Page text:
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IAEA warns against attacks on, or from, Zaporizhzhia nuclear power plant

10 May 2024

International Atomic Energy Agency Director General Rafael Mariano Grossi has restated that “there must be no attack of any kind from or against this major nuclear facility” amid reports of drone activity in the area.

The six reactors are now all in cold shutdown (Image: IAEA)

In his latest update on the situation at the six-unit Zaporizhzhia nuclear power plant, which has been under Russian military control since early March 2022, Grossi said that on the question of military action targeting the plant, or being launched from it “the five concrete principles – widely supported by the members of the United Nations Security Council – are very clear”.

He said that the agency’s experts at the plant had heard military activity on most days “including artillery and rocket fire some distance away … as well as small arms fire both near to and further away from the site”. There had also been air-raid sirens on Wednesday and Thursday.

The IAEA was “aware of reports alleging that a training base for drone operators as well as drone launch pads have been deployed near the ZNPP’s reactor unit 6 and its training centre. The IAEA experts have not seen any evidence of drones being launched, or the presence of training facilities or launching pads, within the site perimeter, but have requested access to the rooftop of a nearby laboratory building. The ZNPP has informed the IAEA team that the request is under consideration”.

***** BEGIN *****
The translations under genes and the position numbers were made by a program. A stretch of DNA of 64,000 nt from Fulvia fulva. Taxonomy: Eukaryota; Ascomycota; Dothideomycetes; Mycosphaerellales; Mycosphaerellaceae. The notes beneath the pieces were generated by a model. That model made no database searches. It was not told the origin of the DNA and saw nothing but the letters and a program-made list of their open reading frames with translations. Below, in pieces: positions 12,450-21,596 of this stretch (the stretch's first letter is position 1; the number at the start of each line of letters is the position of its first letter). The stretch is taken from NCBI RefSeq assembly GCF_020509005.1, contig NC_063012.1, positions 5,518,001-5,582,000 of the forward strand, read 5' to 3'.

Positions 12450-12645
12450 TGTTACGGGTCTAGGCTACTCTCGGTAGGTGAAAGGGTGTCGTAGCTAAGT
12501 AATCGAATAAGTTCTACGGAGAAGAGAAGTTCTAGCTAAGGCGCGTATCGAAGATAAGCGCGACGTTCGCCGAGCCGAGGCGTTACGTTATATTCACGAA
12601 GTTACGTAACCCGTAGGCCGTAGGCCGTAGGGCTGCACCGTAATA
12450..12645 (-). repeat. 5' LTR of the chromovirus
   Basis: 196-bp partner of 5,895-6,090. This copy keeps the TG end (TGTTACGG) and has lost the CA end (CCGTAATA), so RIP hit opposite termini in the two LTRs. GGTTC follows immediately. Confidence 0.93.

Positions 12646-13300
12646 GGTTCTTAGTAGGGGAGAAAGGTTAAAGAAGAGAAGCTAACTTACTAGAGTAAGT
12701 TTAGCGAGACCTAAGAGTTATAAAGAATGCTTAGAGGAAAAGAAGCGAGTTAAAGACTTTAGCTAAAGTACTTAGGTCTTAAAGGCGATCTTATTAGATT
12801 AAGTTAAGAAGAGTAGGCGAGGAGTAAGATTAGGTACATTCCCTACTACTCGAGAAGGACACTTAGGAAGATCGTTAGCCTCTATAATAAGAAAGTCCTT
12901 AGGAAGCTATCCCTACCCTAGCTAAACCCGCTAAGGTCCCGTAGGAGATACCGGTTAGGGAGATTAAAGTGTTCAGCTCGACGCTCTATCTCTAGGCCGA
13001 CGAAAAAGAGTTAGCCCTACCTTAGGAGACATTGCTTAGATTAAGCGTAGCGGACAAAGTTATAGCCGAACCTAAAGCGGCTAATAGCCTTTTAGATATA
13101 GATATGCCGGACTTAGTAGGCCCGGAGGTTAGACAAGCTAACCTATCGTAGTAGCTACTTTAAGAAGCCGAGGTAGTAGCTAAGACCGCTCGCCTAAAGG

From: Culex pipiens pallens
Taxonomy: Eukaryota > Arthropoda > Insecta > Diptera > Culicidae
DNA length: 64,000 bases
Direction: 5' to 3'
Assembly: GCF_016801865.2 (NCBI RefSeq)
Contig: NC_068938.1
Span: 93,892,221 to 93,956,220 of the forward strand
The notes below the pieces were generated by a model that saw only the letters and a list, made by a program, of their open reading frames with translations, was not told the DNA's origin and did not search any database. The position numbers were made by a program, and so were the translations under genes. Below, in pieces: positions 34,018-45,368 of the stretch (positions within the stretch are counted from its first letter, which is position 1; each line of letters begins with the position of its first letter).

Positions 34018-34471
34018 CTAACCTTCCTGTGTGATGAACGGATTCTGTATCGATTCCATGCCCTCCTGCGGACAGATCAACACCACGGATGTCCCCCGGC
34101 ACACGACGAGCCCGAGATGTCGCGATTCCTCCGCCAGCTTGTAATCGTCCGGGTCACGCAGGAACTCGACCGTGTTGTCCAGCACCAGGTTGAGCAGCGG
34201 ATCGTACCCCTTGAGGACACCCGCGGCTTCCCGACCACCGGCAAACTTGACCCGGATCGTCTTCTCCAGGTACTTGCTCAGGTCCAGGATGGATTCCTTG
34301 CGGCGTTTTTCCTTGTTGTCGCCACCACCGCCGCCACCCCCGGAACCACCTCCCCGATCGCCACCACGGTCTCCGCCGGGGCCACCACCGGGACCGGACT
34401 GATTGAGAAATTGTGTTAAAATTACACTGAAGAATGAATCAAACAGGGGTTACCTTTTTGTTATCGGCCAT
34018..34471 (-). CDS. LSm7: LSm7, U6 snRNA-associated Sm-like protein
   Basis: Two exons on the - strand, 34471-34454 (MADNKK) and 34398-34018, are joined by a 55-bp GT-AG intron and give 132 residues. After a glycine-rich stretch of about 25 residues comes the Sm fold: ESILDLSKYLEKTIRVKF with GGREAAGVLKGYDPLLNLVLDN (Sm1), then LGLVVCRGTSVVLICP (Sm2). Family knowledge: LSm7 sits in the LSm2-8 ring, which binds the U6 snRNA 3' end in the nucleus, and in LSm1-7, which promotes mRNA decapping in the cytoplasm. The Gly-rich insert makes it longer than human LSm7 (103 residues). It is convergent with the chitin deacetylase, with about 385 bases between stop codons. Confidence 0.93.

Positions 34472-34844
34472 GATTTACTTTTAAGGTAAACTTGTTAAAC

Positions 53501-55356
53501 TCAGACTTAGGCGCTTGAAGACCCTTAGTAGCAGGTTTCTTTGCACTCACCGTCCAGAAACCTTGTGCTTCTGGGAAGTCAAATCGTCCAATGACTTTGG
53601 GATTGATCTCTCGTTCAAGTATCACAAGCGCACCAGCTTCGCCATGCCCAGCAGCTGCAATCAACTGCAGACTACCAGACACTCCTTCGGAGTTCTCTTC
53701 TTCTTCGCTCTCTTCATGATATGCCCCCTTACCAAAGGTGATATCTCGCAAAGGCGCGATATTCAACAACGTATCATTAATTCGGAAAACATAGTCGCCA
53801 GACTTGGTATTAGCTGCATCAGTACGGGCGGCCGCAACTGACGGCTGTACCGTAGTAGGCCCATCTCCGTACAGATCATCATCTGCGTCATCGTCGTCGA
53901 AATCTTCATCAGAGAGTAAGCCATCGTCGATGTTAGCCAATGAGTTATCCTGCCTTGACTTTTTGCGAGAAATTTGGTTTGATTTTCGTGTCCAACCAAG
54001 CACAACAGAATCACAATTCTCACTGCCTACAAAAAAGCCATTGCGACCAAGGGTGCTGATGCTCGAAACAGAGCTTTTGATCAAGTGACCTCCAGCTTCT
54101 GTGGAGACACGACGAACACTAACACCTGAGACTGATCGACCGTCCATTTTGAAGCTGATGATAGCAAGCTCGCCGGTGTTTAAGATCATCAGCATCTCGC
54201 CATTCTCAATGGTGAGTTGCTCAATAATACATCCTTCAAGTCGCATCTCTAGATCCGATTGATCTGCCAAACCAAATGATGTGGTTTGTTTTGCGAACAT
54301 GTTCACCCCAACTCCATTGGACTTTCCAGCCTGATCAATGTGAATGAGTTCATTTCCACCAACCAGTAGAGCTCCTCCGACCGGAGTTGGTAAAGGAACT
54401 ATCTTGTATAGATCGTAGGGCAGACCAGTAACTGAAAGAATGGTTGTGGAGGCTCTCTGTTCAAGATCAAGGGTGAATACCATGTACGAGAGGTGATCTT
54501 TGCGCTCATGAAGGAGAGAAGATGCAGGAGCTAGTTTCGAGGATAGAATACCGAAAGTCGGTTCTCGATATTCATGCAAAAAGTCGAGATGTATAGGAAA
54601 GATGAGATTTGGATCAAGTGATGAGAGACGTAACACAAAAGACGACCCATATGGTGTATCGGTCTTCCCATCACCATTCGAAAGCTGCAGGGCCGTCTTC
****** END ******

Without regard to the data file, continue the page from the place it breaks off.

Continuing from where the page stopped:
Since September 2022 there have been IAEA experts stationed at the facility, helping to monitor the situation and seeking to reduce the risks to safety and security at a place which is located on the frontline of Russian and Ukrainian forces.

They have carried out regular walkdowns across the site, although there have been some areas where they have had to request access a number of times before being allowed to visit. This week they have visited the two fresh fuel storage facilities, performed radiation monitoring along the site perimeter and measured the levels of the site’s sprinkler ponds, which they reported to have enough water to provide cooling to the six reactors.

Another issue that the IAEA has been monitoring has been the staffing situation at the plant. The Russian operators say there are currently 5000 staff, an increase on last year but “still significantly fewer than it had before the conflict”, the agency added. There are 800 open positions, and the operators have told the IAEA that staffing levels at Rosatom-operated nuclear power plants are generally “significantly lower than the corresponding staffing levels of Ukraine”. The IAEA says its experts are “prevented from freely talking to main control room staff, affecting the agency’s ability to independently assess the knowledge and experience of these personnel that are essential to maintaining nuclear safety at the ZNPP”.

Grossi said: “We are continuing to monitor the staffing situation closely, as it is of vital importance for nuclear safety and security. For this purpose, our experts would also require an opportunity to discuss with the operators of the main control rooms, and other qualified staff.”

The IAEA said that its teams at Ukraine’s other nuclear power plants of Khmelnitsky, Rivne and South Ukraine, plus at Chernobyl, “reported that nuclear safety and security continues to be maintained”.

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